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Legislative reins hard to hold and to release

On the surface, life in the Legislature is warm and fuzzy.

"I'm happy," House Speaker Daniel Webster said Friday as he reviewed the week with reporters. "I'm happy because so far we've had a successful session."

A few minutes later similar words came from Minority Leader Buzz Ritchie.

"I think we've had a good first two weeks," Ritchie told reporters.

Strange words coming from the men who lead the 61 Republicans and 59 Democrats in a House both parties want to control.

Below the surface, things are not as sweet. Sometimes tempers flare and you can tell readily that Republicans are unaccustomed to governing and Democrats are having trouble letting go. It might be harder to have power and lose it than it is to suddenly gain power you never had.

Take last week. Trouble came at the end of a meeting of the House Financial Services Committee, the group that handles insurance and banking issues.

Rep. R. Z. "Sandy" Safley, R-Clearwater, is chairman of the committee. He was appointed after Republicans gained control in November. Rep. John Cosgrove, D-Miami, who for years was chairman of the old Insurance Committee, was not appointed to Safley's committee.

Cosgrove has long considered making a run for state insurance commissioner, so you can imagine how mad he was. He repeatedly asked Webster to put him on the committee and, when he didn't, started going to all the meetings.

Cosgrove sits up at the committee table with the members, a privilege long extended to other legislators when they visit committees. Ritchie has asked some Democrats to visit committees to keep informed on important issues, but he says he didn't have to ask Cosgrove to keep up on insurance.

"I couldn't keep him away from that issue, if I had a team of horses," Ritchie said last week. "But we haven't tried to discourage him."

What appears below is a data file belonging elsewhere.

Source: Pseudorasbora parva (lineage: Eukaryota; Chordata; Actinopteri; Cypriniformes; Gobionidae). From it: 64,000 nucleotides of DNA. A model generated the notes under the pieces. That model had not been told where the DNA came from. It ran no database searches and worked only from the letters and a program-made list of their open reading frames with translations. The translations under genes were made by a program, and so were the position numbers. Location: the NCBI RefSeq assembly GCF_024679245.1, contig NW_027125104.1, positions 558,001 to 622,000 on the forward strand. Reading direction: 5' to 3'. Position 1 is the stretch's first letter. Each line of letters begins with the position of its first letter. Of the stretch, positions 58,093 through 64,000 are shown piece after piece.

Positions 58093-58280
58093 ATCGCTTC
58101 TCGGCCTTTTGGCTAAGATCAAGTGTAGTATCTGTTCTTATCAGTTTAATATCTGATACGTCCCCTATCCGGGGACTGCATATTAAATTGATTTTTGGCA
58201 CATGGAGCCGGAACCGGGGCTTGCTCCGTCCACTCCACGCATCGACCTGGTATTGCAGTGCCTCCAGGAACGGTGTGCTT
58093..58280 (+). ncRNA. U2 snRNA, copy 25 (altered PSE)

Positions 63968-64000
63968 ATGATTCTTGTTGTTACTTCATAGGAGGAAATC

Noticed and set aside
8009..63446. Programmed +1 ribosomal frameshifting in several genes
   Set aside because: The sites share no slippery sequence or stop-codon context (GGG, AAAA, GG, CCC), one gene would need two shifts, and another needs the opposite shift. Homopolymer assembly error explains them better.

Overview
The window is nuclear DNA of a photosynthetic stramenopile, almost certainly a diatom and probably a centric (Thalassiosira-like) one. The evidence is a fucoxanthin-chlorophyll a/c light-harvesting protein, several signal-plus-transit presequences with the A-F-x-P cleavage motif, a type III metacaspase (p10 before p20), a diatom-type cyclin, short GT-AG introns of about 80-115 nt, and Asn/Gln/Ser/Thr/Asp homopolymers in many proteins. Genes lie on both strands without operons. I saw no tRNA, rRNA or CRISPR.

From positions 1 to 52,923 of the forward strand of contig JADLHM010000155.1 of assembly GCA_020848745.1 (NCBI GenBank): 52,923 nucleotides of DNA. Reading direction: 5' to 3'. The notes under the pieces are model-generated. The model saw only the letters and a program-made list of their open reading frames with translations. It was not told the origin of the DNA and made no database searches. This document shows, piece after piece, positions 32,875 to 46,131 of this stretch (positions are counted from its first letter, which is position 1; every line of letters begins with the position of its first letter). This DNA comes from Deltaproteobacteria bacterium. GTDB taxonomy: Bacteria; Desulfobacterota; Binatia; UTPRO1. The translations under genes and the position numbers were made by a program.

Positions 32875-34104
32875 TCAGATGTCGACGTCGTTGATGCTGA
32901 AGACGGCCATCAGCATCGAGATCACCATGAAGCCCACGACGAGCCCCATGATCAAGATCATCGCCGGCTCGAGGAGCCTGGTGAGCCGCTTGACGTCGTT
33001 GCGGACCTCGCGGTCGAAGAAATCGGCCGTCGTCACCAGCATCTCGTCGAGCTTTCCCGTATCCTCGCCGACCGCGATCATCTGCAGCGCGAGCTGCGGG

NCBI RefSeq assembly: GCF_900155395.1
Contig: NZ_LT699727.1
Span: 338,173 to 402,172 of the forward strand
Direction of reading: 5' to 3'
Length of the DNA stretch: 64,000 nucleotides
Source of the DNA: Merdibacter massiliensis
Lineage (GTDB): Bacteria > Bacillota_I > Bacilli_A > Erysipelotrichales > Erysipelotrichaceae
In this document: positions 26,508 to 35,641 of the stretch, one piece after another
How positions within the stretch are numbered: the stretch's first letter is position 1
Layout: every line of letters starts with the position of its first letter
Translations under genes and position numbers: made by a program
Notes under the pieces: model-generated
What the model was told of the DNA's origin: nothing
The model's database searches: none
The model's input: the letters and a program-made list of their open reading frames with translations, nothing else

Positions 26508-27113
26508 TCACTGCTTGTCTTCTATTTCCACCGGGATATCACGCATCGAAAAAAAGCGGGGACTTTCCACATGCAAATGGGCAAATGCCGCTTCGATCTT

It was obvious that this situation ultimately would blow up. Last week, it did.

Safley was hearing from witnesses on a complex bill. When the meeting began, he advised everyone the session was a workshop and amendments would not be considered. Cosgrove was a little late and didn't hear the ground rules.

As the meeting neared an end, Cosgrove interrupted and asked to speak.

"Thank you for interrupting, I'll get back to you," Safley said as he called on lobbyist Frank White to speak.

Cosgrove obviously was unhappy and complained aloud as White spoke.

"We're going through the amendments next week," Safley told Cosgrove.

"I thought the purpose of the workshop was to discuss the bill," Cosgrove complained, adding that he might want to file amendments but wasn't sure until he got a few questions answered.

"If you like, I'll go out there and fill out a speaker's request form and stand there like every lobbyist who is paid, rather than as an elected official," Cosgrove responded.

"I appreciate the vitriolic speech," Safley replied. "But let me be real specific. I have invited you on numerous occasions to work with this committee. I know you wanted to serve on this committee. . . . We welcome all the input we can get. The notion that you should go out in the audience and prepare a card like a lobbyist is absolutely uncalled for."

Safley then offered to sit down with Cosgrove after the meeting and discuss his ideas.

"I want to share them with the public," Cosgrove retorted. "That's why I came to this meeting. That's why I was elected by the people of my district. If I have to go to your office and share issues privately, I find that to be offensive. That's insulting."

That's when Rep. Fred Lippman, D-Hollywood, tried to make peace. It didn't work. Safley, barely maintaining his composure, adjourned the meeting, leaving Cosgrove in mid-speech.

This committee could charge admission.